More countries in Europe now require green pass to curb spread of COVID-19
Green pass is becoming a new normal in Europe with more countries requiring now a proof of vaccination to visit indoor venues, reports Strategy2050.kz.
Though the rules for green pass may vary across countries, at the moment, it is used in Austria, Germany, Belgium, Cyprus, Latvia, Italy, France, Denmark, Greece and Hungary, Luxembourg, the Netherlands, Slovenia, Spain, and Portugal.
Israel was the first country to introduce the green pass and now it is the first country to mandate proof of booster shot or recent recovery from COVID-19 in their digital passes.
“Under the new guidelines, people must have received a booster shot to be eligible for a green pass. Those who have received two vaccine doses, and those who have recovered from coronavirus, will be issued passes valid for six months after the date of their vaccination or recovery,” reports AP news agency.
In Israel, which has been the world’s leader in terms of vaccination when vaccine rollout began in the country, now 66.5 percent of the population received at least one dose and 61.3 percent have been fully vaccinated, according to Our World in Data. The daily cases reach around 4,000.
Austrian Local AT online media outlet reports the validity period of COVID-19 vaccines has been changed to 360 days from the previous 270 days.
“However, when the 8th amendment to the 2nd Covid-19 opening regulation came into force on September 15, the validity of the full immunization was extended to 360 days and the Green Pass was updated. This also applies to people who have recovered from Covid-19 and received one dose of the vaccine. The only exception is the one-shot Johnson & Johnson vaccine, which still has a validity period of 270 days,” said the agency.
From October 1, COVID-19 restrictions in Vienna have been tightened as cases are rising. Austria reports around 2,000 cases daily.
Only people, who are vaccinated or recently recovered from COVID-19, will be allowed to enter dining venues and attend gatherings of more than 500 people, both indoor and outdoor.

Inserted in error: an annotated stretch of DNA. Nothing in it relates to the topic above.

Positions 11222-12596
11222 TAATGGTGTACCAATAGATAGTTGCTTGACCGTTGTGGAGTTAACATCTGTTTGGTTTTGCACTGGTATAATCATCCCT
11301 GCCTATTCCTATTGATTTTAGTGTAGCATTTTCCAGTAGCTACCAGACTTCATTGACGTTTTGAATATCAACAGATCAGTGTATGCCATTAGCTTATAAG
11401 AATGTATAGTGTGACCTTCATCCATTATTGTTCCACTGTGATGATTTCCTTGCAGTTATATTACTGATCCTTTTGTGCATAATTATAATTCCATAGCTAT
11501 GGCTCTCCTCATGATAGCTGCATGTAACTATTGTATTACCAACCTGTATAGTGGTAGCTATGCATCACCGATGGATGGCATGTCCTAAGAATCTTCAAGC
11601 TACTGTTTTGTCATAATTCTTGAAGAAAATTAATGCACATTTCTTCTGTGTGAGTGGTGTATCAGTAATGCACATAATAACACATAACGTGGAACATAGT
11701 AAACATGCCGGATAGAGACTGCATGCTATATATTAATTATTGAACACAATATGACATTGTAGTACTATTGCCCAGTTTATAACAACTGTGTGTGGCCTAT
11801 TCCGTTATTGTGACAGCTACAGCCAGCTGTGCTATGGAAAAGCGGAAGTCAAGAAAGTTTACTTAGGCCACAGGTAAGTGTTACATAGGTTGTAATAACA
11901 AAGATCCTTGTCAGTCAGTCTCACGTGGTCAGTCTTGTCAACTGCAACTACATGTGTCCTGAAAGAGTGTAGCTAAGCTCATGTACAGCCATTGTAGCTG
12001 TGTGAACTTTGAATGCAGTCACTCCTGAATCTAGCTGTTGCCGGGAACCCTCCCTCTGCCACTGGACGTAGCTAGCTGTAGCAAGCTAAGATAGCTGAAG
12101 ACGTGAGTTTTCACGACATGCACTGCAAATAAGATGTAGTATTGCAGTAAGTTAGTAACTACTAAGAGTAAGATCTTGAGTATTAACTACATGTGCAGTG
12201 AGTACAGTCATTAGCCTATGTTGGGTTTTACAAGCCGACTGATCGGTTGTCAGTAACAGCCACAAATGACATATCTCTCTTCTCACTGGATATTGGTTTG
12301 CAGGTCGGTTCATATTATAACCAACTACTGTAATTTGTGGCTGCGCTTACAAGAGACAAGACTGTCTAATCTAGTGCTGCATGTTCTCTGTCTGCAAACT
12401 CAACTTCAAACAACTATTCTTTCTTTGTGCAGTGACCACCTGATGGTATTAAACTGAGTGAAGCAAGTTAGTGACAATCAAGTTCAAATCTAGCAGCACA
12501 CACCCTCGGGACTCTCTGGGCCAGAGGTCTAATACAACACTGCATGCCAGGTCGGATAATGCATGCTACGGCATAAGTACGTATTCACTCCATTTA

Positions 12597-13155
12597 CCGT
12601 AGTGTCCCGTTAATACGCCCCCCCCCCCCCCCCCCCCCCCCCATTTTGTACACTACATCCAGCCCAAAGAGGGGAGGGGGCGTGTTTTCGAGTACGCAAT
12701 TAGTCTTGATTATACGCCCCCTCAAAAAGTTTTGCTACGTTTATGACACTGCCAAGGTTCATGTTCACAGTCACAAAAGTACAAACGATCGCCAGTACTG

Denmark, where the number of confirmed cases reached nearly 360,000, also required a health pass, called Coronapas for all dining and cultural venues, but from September Denmark lifted all restrictions and no longer requires a COVID pass. Nearly 85 percent are fully vaccinated, according to Danish government data.
“We can therefore observe a declining pandemic at the beginning of September! This shows that Denmark is in a really good place. The vaccines and all efforts of Denmark’s citizens over a long period of time are the basis for why we are in such a good position,” wrote Danish health minister Magnus Heunicke on Twitter.
From October 1, it started to offer booster shots to people aged 85 and older. The groups eligible for revaccination also include people over the age of 65, health care personnel, people in high-risk groups and people who received a single-dose Johnson & Johnson vaccine.
Over the past two weeks, the incidence of coronavirus infection in the country decreased by 1.6 times, said Kazakh Minister of Healthcare Alexei Tsoy on Sept. 29 at the regular meeting of the interdepartmental commission working to prevent the spread of the infection.
Kazakhstan is currently in the yellow zone, reports coronavirus2020.kz. As of October 4, 7.7 million people received the first dose and 6.6 million people are now fully vaccinated.
There are three available vaccines in the country - Russian Sputnik V, Kazakhstan’s QazVac, and Chinese Vero Cell (Sinopharm). Kazakhstan also expects the delivery of the Pfizer vaccine in the fourth quarter of 2021 to immunize children over 12 years old.
"Our vaccination passports are mutually recognized with seven countries - Hungary, Thailand, Mongolia, Georgia, Moldova, Kyrgyzstan, and Turkey. The work continues,” he said.
Globally, the cases are declining, according to the WHO epidemiological update, with over 3.3 million new cases and 55,000 in the week from September 20 – 26. The number of confirmed cases globally now exceeds 231 million with more than 4.7 million deaths.